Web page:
I stood up a little straighter and ran a hand through my tousled hair, discreetly testing my breath in the palm of my hand (Verdict? Nasty.). Averting my mouth from the television, I watched peripherally, as Edward put his own stamp on morning anchoring.
At the end of the broadcast, Edward suddenly departed from reading the teleprompter, acting initially as though he was launching into some wooden repartee with the weather guy:
“It was my birthday yesterday, you know, Todd.”
“Oh, well, happ–“
“And you know, Todd, I was feeling a little down…” [editor’s note: It’s hard to be a person of color here in Honkeytown, not to mention young and, I speculate, gay…so don’t go getting the idea that feeling depressed is a usual thing for Edward. Don’t. He’s fine. He just had ONE hard day, all right?]
“Geez, Edward, that’s too bad. But you know, we at the station all wish you a happ–“
“And so here’s the thing, Todd. I went up to the mall…” [another editor’s note: Bad idea, Edward. The mall never made anyone feel better, even if they got a Cinnabon. That thing goes to the hips for a lifetime and is the stuff of regret.]
“Wow, that’s great, Edward. The mall is a great place to see some weather, which we now need to wrap up…”
“And after I’d walked around for awhile–feeling a little mopey, I’ll admit–I headed out to the parking lot.”
“Wow. Now we really do need to just recap the weather. Tomorrow we’ll see…”
“And when I was in the parking lot, a woman drove by and recognized me. She stopped and rolled down her window to tell me that she’s a fan and how much she likes the broadcast…” [editor’s note: How could she not? It’s EDWARD, and he is possessed of a natural charisma the likes of which Bill Clinton only aspires to] “…and then she started telling me about how watching our show has really helped get her through some hard times.”
“Sure enough, people have hard times in all kinds of weather, don’t they, Edward? And if I could just go into some of that NOW…”
“So I listened to her tell me about her thirteen-month-old son and how he’d been really having a really hard time because he’d needed a series of eye surgeries…” [editor’s note: I don’t have a thirteen-month-old, already. And no eye surgeries. I wasn’t at the mall that day. Sure, one time I ran into Edward at the grocery store and mauled him near the butter, asking him, “So who *does* choose your on-air clothes? Because you are always so turned out.” But, swearsies, that was not me at the mall that day.] “…and she was just telling me how difficult the last year has been for her and how she really appreciated the brightness I’d brought into her mornings…”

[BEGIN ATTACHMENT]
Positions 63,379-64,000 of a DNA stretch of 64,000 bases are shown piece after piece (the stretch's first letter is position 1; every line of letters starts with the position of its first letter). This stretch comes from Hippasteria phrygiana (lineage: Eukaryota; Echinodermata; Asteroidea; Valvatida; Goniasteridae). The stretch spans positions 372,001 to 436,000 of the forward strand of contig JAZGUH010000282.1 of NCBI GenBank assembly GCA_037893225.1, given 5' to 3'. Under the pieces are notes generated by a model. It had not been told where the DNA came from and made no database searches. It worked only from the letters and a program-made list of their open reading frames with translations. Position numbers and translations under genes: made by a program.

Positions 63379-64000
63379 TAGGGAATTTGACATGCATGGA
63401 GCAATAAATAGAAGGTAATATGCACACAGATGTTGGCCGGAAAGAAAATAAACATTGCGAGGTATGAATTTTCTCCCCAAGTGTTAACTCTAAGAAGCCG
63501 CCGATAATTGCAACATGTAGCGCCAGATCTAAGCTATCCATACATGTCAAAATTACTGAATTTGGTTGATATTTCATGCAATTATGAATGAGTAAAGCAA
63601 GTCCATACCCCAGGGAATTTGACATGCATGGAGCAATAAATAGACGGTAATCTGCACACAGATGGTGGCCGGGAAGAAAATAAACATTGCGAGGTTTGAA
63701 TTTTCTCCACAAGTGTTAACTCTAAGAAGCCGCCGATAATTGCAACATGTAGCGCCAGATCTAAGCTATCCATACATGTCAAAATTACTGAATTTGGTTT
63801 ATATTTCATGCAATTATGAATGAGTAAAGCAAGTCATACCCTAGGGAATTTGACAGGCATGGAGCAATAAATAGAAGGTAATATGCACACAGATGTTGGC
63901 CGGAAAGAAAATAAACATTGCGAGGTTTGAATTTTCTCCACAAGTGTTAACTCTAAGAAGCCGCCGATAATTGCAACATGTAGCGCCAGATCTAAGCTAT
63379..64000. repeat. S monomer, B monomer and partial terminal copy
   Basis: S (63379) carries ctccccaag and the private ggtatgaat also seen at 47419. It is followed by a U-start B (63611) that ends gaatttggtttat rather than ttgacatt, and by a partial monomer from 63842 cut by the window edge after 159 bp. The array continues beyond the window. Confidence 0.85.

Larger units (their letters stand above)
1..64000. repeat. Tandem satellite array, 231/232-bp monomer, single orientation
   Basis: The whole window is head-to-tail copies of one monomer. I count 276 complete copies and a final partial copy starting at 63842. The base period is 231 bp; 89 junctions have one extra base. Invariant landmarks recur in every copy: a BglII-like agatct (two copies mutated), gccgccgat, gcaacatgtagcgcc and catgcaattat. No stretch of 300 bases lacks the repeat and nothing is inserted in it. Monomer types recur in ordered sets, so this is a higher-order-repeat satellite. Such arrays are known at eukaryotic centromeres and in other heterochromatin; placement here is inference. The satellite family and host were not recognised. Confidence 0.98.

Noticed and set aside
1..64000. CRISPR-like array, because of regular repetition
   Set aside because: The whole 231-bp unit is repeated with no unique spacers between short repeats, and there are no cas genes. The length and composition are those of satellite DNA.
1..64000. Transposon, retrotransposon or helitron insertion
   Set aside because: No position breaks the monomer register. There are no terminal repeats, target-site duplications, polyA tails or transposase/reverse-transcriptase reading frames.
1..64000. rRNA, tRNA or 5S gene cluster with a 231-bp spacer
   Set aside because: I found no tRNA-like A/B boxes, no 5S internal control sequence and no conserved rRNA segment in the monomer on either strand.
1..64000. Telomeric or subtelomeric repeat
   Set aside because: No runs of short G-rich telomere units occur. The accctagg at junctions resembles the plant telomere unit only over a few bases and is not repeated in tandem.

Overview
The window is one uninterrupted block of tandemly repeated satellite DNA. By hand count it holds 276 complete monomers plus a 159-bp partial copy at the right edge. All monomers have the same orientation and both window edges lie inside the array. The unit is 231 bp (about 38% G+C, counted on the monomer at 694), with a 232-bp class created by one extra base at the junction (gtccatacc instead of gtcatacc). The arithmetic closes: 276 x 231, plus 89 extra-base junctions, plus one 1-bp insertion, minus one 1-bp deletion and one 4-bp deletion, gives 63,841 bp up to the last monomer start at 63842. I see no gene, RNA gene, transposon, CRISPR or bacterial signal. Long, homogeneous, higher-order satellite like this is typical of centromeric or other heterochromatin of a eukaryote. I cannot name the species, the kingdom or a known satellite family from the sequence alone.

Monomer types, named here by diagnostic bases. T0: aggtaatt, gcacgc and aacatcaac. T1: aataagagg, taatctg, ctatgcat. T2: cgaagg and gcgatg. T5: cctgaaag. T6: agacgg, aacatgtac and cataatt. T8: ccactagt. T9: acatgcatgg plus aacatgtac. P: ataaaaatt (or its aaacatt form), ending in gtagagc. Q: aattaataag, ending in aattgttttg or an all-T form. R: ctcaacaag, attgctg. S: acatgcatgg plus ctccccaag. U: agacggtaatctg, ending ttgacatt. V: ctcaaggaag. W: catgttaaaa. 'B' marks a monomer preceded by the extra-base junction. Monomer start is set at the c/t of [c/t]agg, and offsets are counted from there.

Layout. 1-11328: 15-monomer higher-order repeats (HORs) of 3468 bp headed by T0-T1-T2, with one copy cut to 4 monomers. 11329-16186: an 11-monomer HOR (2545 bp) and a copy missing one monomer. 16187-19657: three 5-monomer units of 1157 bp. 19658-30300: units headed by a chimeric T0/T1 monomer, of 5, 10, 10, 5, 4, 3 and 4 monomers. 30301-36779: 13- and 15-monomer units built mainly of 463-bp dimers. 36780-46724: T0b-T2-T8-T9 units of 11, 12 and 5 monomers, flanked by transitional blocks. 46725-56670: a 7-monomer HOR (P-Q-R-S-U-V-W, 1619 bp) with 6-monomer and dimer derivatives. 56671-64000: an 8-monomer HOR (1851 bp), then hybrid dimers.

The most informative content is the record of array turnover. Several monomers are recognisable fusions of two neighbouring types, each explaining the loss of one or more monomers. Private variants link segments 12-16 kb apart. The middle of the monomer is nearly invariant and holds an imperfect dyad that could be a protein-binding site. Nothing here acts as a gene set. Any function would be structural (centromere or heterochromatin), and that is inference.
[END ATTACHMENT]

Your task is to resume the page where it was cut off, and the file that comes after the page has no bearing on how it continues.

“That’s really interesting, Edward. We’re just about out of time here, so quickly, let me just warn…”
“And after I thanked her for her kind words, I really had a moment there. I know we’re about out of time, Todd, but it really hit me there in the parking lot that no matter how bad you think you’ve got it, there’s always someone else who has it worse….” [editor’s note: I’m sure the hard-times woman felt really good about herself when she watched you say that, Edward. But we can forgive you one gauche misstep. You’re young, after all, and compassion comes in baby steps.] “…and so I needed to buck up and realize that I should just be appreciating what I have. Now, Todd, I know I’ve used up your time here, but we’ve got to sign out now. This is Edward Moody, along with Todd Hansen, hoping you have a good day.”
As the cameras pulled back, Todd’s body language remained agitated–after all, he hadn’t finished off his broadcast with the much-needed thirteenth reminder to “grab an umbrella before heading out”–while Edward’s face softened into misty dreaminess as he further mused on the lessons of his birthday.
The following week, swear to Cronkite, Todd Nelson announced that he would be switching stations and becoming the weather dude for a new FOX nightly news broadcast.
My forecast for Todd in his new job? A cold front of completely scripted weather updates, sprinkled with showers of awkward banter alternating with deep sighs of opportunity-missed, topped off with patches of keening for the sunshine that is Edward “Keepin’ It Real” Moody.